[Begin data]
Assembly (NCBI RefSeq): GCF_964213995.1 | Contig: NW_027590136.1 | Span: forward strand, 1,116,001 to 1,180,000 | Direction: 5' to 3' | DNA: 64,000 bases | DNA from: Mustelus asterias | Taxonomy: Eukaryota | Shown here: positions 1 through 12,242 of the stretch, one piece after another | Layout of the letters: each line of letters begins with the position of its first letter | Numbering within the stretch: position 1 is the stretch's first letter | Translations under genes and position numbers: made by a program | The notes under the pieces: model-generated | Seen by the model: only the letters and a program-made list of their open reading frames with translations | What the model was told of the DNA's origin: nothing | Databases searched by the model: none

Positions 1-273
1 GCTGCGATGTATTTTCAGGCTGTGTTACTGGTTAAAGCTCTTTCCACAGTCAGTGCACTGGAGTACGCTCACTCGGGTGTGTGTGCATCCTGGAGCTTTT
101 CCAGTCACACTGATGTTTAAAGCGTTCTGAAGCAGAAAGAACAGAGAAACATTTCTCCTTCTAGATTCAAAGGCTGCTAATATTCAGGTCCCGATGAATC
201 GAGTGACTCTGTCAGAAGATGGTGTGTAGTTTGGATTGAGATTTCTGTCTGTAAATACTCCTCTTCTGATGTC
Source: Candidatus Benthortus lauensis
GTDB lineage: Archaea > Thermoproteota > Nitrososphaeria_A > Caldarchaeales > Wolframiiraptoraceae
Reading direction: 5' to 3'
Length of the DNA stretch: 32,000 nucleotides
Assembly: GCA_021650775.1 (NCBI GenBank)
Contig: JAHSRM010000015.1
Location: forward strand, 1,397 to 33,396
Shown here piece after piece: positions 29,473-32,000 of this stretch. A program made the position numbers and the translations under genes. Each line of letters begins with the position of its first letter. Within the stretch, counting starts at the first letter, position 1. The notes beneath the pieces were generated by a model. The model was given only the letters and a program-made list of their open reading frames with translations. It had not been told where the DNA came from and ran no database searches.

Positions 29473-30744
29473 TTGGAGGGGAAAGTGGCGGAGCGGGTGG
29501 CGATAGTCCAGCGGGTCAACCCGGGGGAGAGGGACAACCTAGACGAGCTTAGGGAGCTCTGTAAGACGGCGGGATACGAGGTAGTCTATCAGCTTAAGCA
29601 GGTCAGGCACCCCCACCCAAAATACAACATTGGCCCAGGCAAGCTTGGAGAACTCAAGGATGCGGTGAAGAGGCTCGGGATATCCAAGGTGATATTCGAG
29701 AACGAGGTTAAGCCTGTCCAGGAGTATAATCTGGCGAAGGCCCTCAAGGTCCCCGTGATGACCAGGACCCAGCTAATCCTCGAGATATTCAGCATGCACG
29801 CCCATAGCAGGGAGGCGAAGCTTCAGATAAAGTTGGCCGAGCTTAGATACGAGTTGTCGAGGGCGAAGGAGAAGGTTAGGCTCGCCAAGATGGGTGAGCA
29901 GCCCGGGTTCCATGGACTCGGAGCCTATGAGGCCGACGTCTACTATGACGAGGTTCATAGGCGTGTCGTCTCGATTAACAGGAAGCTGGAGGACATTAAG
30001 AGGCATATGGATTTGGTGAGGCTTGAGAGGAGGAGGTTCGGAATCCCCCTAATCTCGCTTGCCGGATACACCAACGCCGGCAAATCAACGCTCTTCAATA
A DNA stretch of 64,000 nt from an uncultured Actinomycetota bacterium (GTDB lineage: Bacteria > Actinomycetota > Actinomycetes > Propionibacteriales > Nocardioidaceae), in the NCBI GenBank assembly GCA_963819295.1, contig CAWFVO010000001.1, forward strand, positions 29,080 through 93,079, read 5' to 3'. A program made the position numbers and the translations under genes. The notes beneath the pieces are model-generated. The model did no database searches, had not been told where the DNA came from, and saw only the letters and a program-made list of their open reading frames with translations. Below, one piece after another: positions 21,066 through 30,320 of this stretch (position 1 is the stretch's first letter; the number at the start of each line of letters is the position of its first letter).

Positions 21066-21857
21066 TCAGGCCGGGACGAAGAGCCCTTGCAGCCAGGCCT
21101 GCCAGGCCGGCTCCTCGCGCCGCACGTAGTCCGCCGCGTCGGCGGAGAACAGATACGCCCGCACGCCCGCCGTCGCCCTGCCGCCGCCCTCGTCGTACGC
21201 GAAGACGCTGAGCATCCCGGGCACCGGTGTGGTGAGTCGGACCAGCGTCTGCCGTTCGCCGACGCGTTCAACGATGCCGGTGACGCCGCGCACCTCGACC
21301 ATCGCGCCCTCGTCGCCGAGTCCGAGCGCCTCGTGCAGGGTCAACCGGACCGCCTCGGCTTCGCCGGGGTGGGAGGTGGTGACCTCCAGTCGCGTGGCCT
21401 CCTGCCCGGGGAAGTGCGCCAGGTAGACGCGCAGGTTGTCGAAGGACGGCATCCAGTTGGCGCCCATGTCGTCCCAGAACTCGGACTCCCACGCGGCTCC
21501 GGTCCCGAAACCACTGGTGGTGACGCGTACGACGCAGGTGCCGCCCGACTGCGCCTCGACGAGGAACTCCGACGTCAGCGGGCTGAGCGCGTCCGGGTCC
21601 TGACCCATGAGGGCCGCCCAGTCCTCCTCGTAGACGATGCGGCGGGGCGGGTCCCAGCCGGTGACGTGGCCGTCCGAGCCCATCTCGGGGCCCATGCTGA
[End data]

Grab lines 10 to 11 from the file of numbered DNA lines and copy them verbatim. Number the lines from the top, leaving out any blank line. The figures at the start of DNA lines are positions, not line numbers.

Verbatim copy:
Assembly: GCA_021650775.1 (NCBI GenBank)
Contig: JAHSRM010000015.1